Ten movie cliches I can’t stand

Posted: April 12, 2013 in Movies
Tags: , ,

Just about every movie or TV show is filled with some sort of cliche. And, you know, it’s not always a bad thing. One or two movie cliches seems to be the norm per flick, and sometimes you just have to put them in there to get from point A to point B, or to show what you need to show in terms of character development.

But, most of the time, they’re just annoying.

Hence, my list of ten movie cliches that I can’t stand (in no particular order):

1. When a character rips his shirt open. This only works when you’re the Hulk. Other times, it’s just an obvious ploy to get the main character shirtless. Most of the time I don’t complain. But usually it’s just unnecessary.

2. When a character looks up and yells, “Noooooo!” Look, if my best friend died in my arms, I probably wouldn’t even be able to speak. There’d be tears and snot and general disgustingness. I wouldn’t look up and yell at the heavens, shaking my fist at the universe. This also wouldn’t cause me to get up and seek revenge. I’d probably spend the next six months confined to my bed wondering if I would ever function normally again.

3. Super obvious product placement. You know the kind I’m referring to. It’s when the camera lingers just a moment longer on a bag or a piece of technology and you can clearly see the logo. Now, I totally get why product placement is necessary – especially for low budget TV shows. But, come on. There are better ways to do it than the main character not-so-subtly holding out the iPhone for everyone to see a text message that they could’ve read out loud for more dramatic effect. Get creative, people.

Buffy is Awesome4. When a character just has to get in that one-liner right before they kill someone. This drives me bonkers. I’m sorry, but no. You’re not going to hesitate before you shoot the guy that murdered your entire family just to say something witty. You’re going to put a bullet in his brain and be done with it. With that being said, the only time I’ve ever actually enjoyed this was on Buffy. It works on this show because it’s actually part of Buffy’s personality, and the dialogue often pointed it out and made fun of it. That sort of self-awareness makes it okay in my eyes. Plus, Joss Whedon.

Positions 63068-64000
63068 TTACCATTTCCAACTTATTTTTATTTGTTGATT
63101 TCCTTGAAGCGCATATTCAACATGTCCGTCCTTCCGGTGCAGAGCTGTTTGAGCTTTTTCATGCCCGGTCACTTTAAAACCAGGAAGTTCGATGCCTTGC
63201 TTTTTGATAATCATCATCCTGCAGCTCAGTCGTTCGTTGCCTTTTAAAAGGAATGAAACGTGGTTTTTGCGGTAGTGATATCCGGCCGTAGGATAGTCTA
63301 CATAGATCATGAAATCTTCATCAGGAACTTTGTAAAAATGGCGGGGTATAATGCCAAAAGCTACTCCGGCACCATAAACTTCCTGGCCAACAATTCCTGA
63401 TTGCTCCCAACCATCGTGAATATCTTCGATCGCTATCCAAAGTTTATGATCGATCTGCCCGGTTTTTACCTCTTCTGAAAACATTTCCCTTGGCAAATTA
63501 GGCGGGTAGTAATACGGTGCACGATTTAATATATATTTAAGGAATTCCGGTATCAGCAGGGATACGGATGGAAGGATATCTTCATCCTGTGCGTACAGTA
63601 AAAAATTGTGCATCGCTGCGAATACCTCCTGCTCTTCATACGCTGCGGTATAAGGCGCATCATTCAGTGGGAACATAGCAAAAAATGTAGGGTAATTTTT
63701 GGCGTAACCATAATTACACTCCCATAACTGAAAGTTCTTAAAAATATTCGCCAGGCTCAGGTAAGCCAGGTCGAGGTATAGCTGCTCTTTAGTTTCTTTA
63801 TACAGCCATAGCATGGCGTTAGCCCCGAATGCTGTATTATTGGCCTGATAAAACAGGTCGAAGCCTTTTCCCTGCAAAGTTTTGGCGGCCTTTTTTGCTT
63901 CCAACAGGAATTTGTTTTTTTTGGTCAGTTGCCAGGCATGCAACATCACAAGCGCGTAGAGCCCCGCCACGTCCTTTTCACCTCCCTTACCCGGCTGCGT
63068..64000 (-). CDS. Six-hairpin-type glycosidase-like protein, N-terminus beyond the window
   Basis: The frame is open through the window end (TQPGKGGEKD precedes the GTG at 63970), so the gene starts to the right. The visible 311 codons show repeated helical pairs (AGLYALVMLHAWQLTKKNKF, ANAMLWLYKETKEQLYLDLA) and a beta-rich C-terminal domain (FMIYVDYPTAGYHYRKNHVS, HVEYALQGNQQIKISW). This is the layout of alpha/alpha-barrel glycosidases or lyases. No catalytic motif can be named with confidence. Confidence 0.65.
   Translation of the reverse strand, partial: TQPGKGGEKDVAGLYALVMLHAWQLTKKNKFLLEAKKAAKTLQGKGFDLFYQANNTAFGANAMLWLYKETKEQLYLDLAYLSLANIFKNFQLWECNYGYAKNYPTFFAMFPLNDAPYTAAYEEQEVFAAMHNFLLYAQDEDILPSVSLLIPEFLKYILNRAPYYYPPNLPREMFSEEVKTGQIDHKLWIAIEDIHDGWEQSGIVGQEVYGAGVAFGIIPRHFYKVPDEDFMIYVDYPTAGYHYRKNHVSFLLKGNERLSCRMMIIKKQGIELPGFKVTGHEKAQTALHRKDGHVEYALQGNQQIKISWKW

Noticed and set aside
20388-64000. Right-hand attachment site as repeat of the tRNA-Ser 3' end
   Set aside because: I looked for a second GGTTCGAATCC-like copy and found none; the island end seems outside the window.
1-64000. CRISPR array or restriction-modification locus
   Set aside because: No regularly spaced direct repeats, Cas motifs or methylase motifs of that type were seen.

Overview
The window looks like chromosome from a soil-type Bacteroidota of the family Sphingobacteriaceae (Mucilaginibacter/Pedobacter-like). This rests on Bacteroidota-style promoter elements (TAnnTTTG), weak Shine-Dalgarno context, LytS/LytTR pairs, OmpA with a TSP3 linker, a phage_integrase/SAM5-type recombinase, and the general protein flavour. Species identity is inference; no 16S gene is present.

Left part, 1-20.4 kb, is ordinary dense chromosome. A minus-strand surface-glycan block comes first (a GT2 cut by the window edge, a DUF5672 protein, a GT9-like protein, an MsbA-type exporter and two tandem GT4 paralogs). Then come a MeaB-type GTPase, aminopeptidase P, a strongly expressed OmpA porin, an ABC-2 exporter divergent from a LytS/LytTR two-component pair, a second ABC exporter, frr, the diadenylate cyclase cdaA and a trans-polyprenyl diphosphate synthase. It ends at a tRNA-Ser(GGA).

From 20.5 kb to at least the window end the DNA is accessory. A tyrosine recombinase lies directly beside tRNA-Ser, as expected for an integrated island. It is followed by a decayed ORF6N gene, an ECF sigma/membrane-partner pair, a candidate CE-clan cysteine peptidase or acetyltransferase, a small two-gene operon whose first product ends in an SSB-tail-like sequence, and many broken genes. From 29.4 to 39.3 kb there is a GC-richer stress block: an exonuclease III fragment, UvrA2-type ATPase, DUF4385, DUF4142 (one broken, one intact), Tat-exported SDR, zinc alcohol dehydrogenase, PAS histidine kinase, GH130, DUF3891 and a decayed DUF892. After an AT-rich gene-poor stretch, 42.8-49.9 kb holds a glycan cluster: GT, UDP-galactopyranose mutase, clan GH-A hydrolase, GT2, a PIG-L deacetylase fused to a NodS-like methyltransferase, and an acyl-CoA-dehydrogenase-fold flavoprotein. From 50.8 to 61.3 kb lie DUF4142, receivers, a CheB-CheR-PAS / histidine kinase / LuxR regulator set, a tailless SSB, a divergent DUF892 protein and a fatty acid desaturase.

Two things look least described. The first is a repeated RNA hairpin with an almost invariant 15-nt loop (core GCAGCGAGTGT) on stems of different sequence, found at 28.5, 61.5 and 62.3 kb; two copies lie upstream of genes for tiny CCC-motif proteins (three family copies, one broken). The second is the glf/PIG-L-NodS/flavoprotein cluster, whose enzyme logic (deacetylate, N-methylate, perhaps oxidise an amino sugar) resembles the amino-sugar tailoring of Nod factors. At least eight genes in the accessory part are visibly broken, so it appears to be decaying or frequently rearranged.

5. When someone has to crack their knuckles before they get into a fight or begin torturing someone. What? Is this supposed to make them look tough? Like, all of a sudden it makes them more badass? Sorry, but it doesn’t work that way. And it always makes me look at the bad guy as the dumb brute hired to be the muscle. You’ll notice the people with brains don’t usually do this.

6. Insta-love. And, in addition to this, trusting someone the minute you meet them. It’s hard to pull off an on-screen relationship that runs at the right pace. On the one hand, one of the major focuses of the story is probably the romance between the two main characters. You don’t want to drag it out too long because your audience wants to get to the good stuff. However, making two strangers fall in love at first sight is super unrealistic. And it’s been done before. A million times. In the past five years. Literally. It’s hard to find balance, but I usually like to err on the side of slow-burn rather than insta-love.

7. When someone is dying, they have enough time to say something witty or heart-wrenching, but not enough time to tell you highly important secret information. I mean, come on. My first objective if I was riddled with bullets would be to tell you who shot me, not to apologize for whatever I did that got me into that situation in the first place. Screw forgiveness. I’m dead. I don’t need it anyway. Avenge me!

Jawbreaker Poster8. The “ugly girl” is never ugly. Like, seriously. I enjoy makeover movies like Jawbreaker and Mean Girls, but those girls are not awkward and ugly. And a little bit of makeup always transforms them into super models. Obviously nothing much can be done when you’re working with beautiful or high-profile actresses, but a little bit of normalcy would go a long way with the plebs (ie. me).